About the Author
Seungmock Oh was an NK News correspondent based in Seoul.
Correction at 2120 KST: The final decision not to gift the smartphones was made by the Organising Committee for the PyeongChang Olympic and Paralympic Games (POCOG), not the Ministry of Unification (MOU). The article has been amended to reflect that fact.
North Korean athletes involved in the upcoming Winter Olympics will not receive a free Samsung Galaxy Note 8 for their participation, sources with knowledge of the issue told NK News on Monday.
Samsung Electronics, which is sponsoring the games, has agreed to gift around 4000 new smartphones to all athletes participating in PyeongChang, as well as to International Olympic Committee officials.
“Samsung will hand about 4000 Galaxy Note 8 smartphones to the International Olympic Committee (IOC),” a Samsung spokesperson told NK News. “Then, the IOC will distribute it to the athletes and the Olympic officials.”
The DPRK Olympic team reportedly consists of 46 members, 22 of which are athletes.
The two Koreas have also formed a joint national female hockey team.
The DPRK women’s ice hockey team, composed of one director, 12 athletes, and two assistants, has been dispatched to the South in advance and the athletes are currently conducting joint training with their ROK counterparts.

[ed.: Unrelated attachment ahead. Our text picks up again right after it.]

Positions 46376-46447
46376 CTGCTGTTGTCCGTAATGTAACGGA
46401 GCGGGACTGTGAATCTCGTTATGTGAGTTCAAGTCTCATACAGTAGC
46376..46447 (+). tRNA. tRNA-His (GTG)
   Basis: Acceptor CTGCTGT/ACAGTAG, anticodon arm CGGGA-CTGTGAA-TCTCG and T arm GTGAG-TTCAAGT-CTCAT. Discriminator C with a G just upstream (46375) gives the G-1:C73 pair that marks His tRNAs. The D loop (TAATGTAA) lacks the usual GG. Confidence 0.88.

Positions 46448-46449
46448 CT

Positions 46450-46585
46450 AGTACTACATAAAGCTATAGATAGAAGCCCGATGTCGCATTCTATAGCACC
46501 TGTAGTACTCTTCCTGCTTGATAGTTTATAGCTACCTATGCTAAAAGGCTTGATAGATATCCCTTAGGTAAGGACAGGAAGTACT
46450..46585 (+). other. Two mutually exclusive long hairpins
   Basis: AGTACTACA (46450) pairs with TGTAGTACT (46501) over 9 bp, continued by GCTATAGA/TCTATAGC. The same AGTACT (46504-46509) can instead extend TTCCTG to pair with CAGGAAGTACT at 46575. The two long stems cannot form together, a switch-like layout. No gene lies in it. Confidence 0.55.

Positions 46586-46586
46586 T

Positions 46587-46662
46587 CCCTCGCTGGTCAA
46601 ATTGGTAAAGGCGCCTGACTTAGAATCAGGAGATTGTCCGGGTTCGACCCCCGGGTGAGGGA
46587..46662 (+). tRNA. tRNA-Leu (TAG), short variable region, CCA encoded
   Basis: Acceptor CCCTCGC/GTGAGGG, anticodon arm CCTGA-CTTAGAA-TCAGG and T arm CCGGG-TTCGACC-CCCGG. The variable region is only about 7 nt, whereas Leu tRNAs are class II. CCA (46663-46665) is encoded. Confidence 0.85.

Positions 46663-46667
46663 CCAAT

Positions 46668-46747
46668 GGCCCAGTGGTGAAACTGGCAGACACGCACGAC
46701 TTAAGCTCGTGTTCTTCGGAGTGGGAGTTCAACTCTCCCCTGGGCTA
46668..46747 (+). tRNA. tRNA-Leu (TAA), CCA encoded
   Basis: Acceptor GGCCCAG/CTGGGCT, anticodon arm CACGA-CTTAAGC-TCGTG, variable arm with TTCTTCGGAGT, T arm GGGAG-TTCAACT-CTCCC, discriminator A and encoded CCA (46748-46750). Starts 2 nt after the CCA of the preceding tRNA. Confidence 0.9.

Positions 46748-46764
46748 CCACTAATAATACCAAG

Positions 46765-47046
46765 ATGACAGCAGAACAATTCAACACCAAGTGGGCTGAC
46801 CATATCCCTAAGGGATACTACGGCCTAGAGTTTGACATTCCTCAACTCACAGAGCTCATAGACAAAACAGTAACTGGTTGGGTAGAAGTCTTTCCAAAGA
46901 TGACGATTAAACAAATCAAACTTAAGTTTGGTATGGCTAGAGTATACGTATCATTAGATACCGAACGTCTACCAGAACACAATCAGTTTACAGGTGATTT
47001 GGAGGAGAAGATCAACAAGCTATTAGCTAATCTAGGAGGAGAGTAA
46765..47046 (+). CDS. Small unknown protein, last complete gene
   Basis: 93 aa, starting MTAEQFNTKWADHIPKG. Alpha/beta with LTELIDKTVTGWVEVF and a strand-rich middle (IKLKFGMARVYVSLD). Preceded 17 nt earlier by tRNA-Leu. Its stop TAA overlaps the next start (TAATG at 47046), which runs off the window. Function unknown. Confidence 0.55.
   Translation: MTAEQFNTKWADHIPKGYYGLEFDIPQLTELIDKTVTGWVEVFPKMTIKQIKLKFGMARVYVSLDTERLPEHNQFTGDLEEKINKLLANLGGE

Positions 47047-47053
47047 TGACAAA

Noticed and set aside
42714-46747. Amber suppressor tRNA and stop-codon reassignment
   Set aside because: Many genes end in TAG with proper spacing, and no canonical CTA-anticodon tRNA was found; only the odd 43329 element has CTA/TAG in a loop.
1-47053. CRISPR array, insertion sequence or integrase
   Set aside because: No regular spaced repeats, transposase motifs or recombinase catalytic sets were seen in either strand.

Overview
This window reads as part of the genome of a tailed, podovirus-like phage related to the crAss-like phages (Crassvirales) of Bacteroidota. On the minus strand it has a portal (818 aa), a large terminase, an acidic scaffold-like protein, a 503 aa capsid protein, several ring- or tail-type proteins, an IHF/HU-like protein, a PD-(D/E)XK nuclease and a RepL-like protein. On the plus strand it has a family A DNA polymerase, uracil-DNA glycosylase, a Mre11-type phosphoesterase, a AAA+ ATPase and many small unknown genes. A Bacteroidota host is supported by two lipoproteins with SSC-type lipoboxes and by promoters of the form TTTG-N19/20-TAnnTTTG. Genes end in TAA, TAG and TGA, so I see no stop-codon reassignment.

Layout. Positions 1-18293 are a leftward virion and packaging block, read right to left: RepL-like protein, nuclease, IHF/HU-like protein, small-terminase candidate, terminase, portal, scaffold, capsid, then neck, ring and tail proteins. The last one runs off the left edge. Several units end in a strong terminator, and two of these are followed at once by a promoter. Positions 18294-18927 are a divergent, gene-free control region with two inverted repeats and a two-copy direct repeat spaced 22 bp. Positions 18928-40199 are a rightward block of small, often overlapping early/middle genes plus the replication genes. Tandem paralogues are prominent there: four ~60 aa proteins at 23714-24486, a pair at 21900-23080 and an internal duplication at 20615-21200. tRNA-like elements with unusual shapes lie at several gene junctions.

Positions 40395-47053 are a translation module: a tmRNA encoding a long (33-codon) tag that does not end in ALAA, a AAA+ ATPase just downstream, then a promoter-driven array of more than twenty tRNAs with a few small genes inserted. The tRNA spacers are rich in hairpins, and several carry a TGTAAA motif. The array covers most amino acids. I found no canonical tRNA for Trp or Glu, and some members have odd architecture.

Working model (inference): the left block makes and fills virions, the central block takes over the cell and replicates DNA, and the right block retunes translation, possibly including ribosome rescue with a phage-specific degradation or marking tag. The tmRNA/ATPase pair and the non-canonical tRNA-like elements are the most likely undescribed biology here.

United Nations Security Council (UNSC) Resolution 2397, unanimously adopted on December 22, prohibits imports of electronics, vehicles, machinery, and metals into North Korea.
South Korea has repeatedly insisted that North Korea’s participation in the upcoming PyeongChang Winter Olympics – which begins on February 9 – does not breach international sanctions against the country.
Monday saw the MOU announce that South Korea will use a chartered plane to fly its skiers to planned joint training at North Korea’s Masikryong ski resort and not pay the DPRK for the use of Kalma airport.
But questions remain over an inter-Korean cultural event to be held at the DPRK’s Mount Kumgang this week, with logistics requiring Seoul to bring refined petroleum into the North to meet required fuel needs – a potential sanctions breach.
The two Koreas are “in the final stage of discussing details over the events,” MOU spokesperson Baik Tae-hyun told media on Monday.
“We don’t have much time, given schedules. We will pump up efforts to hold such events smoothly through cooperating with other government agencies.”
Edited by Oliver Hotham
Featured image: Korean Sport & Olympic Committee